Wednesday, February 25, 2009
My brother, Philip Alexander Seward, passed away last night at age 62.
He started out a young fellow who many thought would be on his way someplace. He'd graduated a year early from high school, attended Virginia Tech for a time, then VCU. Went on to work as an bank auditor and an accountant.
But he had chronic health conditions that made his life an uneasy roller coaster ride in both mood and metabolism. Ultimately, any conventional plans he had were undone.
After doing what he could and living everywhere from New York to Florida, he moved back home to live with his mom.
Restless and seeking sociability, he'd frequent restaurants, cafes, truck stops, diners and convenience store counters in nearby Surry, or in Ivor or Windsor or Waverly or Suffolk or Portsmouth. Out there somewhere he might talk to a trucker or a farmer or a waitress or the owner of where he was or someone else passing through.
In later years at home, he'd watch international business news on satellite TV, always seeking information and looking for a connection to the flow of events that his plans might have made for him out in the world.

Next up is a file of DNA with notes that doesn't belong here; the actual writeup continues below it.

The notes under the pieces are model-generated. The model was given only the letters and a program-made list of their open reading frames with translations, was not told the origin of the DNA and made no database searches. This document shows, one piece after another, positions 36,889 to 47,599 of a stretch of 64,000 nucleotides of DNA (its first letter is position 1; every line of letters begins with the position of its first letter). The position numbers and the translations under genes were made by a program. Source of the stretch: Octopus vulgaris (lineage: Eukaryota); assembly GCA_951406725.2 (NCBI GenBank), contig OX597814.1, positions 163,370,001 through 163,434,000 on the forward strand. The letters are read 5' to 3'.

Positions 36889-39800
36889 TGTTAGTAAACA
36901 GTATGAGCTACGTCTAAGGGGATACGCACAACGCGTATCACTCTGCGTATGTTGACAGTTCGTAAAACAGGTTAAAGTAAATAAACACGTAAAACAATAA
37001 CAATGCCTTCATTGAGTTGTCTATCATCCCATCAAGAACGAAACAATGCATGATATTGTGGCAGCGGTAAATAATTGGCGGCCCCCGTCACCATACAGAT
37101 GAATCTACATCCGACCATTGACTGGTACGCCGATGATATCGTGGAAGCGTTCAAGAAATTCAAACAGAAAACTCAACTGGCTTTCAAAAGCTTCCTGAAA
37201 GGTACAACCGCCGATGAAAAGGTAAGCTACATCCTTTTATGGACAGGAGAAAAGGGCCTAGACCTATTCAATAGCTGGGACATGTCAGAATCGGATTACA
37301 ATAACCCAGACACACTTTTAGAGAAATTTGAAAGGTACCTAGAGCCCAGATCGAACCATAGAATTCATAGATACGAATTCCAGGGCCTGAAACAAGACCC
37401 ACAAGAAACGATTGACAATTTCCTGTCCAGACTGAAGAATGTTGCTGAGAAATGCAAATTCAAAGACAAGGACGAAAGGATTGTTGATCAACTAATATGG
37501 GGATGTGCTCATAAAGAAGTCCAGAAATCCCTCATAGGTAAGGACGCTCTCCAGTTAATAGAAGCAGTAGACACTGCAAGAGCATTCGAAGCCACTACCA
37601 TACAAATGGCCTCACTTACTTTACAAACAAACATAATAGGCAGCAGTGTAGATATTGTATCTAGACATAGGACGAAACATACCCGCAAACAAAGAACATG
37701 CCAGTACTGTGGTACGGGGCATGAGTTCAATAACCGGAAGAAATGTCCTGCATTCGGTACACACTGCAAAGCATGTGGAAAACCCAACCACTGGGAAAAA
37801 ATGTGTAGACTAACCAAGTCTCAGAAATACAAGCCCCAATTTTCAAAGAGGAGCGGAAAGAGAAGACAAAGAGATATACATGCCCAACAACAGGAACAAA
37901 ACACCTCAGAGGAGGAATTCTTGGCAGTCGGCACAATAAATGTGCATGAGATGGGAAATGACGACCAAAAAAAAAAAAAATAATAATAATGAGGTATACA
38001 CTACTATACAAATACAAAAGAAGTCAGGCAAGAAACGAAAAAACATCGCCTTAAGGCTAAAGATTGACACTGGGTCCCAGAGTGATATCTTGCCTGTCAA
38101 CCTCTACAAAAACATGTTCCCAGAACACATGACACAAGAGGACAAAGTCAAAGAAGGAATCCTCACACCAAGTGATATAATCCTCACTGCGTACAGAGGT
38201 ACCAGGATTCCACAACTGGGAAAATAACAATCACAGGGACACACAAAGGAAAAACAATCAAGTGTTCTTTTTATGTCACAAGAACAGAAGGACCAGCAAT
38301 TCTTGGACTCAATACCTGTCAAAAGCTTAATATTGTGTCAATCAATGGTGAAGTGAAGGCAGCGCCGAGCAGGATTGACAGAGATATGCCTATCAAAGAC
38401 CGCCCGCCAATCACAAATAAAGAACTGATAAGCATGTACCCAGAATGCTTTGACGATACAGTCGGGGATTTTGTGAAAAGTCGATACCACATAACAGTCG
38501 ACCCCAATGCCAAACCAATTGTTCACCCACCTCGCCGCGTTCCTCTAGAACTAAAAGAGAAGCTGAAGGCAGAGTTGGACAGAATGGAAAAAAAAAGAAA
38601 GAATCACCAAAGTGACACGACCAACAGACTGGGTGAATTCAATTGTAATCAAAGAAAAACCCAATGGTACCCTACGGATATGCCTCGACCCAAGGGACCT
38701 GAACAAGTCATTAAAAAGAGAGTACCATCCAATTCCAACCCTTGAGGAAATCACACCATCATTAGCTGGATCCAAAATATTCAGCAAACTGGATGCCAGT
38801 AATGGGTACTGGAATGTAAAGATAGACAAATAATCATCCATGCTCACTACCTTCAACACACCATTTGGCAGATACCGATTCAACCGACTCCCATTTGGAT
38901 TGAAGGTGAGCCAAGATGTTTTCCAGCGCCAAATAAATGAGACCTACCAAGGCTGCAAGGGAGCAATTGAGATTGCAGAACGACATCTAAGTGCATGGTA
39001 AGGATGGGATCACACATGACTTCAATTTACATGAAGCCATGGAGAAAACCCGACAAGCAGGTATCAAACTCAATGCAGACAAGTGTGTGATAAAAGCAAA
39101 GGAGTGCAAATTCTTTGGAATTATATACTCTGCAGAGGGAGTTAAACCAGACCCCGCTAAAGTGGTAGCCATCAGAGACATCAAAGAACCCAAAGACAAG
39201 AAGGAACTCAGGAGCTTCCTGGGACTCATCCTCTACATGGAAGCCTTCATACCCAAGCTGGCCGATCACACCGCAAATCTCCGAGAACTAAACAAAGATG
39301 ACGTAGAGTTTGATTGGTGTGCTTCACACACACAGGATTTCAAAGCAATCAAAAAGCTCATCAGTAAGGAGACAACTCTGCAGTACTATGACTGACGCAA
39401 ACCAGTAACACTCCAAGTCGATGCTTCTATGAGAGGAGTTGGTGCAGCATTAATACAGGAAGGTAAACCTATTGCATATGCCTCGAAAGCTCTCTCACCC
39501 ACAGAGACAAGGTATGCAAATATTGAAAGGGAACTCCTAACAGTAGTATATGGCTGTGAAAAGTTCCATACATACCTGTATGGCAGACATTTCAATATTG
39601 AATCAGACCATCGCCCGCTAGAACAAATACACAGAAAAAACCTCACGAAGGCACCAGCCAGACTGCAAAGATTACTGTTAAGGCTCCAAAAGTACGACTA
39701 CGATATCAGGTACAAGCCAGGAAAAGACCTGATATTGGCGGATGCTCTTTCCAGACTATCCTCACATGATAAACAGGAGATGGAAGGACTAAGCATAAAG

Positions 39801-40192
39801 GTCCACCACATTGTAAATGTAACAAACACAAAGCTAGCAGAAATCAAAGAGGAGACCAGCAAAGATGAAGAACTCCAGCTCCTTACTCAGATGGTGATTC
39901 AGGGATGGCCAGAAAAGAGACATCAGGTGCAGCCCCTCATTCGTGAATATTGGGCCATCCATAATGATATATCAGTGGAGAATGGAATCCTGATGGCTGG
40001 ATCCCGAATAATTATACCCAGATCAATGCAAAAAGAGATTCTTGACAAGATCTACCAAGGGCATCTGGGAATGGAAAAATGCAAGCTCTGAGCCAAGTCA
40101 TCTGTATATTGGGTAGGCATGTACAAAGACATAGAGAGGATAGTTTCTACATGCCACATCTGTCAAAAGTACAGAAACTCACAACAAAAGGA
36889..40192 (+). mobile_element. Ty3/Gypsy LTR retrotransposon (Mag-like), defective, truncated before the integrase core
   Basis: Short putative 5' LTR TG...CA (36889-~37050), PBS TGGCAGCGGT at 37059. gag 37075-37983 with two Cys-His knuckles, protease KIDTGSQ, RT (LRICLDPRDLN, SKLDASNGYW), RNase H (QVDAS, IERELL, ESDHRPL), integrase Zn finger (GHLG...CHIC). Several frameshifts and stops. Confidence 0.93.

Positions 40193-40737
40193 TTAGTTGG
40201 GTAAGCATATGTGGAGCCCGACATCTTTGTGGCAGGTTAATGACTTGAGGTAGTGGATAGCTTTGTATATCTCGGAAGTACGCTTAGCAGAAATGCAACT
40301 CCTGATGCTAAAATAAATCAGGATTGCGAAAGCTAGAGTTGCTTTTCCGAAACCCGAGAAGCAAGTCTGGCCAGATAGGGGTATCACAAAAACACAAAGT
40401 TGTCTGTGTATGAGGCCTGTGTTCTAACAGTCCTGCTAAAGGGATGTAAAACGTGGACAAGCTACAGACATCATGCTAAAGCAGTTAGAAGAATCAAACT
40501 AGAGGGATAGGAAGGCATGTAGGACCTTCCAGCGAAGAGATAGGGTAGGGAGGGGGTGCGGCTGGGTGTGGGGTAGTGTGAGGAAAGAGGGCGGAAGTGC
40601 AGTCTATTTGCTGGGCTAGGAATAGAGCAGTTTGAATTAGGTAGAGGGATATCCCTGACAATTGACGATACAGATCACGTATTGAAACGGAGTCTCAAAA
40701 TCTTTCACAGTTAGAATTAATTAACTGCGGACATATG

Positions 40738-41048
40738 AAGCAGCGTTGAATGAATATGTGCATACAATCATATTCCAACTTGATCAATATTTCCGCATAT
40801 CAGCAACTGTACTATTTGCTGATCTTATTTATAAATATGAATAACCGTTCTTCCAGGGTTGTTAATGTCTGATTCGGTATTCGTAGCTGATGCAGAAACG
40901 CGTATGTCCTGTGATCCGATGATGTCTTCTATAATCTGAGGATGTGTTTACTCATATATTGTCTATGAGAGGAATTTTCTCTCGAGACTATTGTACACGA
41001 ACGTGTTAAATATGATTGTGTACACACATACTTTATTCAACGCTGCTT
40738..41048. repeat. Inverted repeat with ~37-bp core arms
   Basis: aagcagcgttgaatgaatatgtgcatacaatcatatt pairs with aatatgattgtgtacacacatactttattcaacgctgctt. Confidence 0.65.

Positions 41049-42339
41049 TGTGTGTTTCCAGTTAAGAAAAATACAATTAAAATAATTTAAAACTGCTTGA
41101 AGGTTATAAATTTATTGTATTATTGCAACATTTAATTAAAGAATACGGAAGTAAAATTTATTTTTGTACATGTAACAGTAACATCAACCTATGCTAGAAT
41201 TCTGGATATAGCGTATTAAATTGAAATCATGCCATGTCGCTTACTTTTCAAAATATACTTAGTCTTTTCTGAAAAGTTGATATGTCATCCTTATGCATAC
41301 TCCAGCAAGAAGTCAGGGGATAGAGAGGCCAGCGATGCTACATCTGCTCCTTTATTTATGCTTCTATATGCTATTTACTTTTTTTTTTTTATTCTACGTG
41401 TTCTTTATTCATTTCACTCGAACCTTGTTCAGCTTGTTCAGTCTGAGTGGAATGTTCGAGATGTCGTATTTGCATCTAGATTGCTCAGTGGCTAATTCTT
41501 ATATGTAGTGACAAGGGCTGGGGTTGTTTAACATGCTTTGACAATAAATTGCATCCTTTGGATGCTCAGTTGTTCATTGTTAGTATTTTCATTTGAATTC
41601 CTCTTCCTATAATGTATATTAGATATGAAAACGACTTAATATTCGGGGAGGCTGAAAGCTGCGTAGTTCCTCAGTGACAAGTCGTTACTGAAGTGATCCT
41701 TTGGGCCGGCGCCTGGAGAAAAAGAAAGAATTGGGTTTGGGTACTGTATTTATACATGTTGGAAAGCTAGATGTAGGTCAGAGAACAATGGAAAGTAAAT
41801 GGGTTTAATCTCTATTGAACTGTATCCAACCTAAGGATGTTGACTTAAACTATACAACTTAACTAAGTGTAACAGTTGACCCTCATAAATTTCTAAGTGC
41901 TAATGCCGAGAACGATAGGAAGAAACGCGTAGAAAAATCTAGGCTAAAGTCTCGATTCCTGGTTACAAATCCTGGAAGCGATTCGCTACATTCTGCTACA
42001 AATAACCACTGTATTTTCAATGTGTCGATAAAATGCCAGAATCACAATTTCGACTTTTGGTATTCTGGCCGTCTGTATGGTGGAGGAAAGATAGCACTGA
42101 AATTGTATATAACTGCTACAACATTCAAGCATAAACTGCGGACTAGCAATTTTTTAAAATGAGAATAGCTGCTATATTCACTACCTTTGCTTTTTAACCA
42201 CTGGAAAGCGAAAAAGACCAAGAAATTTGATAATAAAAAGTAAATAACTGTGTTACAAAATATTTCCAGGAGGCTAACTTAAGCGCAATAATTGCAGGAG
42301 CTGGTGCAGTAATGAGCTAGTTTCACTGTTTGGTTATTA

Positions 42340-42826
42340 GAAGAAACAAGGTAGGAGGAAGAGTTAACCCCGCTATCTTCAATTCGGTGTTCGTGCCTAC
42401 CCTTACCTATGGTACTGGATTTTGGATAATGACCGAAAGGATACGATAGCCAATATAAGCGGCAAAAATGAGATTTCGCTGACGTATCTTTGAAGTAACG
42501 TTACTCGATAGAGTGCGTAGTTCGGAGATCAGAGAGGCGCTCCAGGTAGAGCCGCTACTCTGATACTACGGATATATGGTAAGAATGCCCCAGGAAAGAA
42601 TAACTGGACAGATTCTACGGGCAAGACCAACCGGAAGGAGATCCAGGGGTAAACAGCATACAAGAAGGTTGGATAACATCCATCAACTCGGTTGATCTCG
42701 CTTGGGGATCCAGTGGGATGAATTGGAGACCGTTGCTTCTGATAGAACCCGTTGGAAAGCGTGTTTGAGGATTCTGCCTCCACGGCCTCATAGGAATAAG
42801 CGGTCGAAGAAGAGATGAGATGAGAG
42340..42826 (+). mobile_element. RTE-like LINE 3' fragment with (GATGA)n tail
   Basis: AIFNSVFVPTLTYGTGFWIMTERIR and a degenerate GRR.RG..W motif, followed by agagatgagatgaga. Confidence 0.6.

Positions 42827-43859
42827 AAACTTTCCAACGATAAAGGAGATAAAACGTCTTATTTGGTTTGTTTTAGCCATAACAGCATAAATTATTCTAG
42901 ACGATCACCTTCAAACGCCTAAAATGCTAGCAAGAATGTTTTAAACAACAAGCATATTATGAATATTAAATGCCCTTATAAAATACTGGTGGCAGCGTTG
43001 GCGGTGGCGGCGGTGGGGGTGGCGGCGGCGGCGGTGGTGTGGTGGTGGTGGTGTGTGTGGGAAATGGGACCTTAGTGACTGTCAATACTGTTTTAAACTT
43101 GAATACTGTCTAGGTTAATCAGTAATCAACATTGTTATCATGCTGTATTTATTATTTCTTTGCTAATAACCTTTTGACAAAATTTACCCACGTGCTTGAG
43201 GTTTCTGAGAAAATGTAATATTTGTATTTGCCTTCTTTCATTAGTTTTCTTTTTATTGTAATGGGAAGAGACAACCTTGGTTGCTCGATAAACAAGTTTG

As his physical condition became less steady, he chose to go out less frequently and to places closer by.
He moved to a rest home in Richmond early last year. His health continued to decline despite the efforts and attentions of so many, including his mom, eldest brother and sister-in-law. In form and comprehension, he was shrinking and becoming ever frailer. And at some point, the coming of this day became obvious.
So I created a label that tied together the bits of him I'd shared here with everyone & anyone & no one in particular.
He's the second sax player from the left here:
The wild knit shirt there are two sides to is one he wore (no doubt while dancing the Hustle in Va. Beach) in the '70s. The jacket from Loraine's Restaurant in Ivor is his old jacket from his old haunt. He was the one who told me there was a Stuckey's coming. Or the one I met for lunch at a now long gone Smithfield steakhouse.
He was a big part of this vanishing world, where I'd grown up and where I'd go back to visit.
And now like Elvis (or I should say James Brown), he's left the building. And the stage lights are down.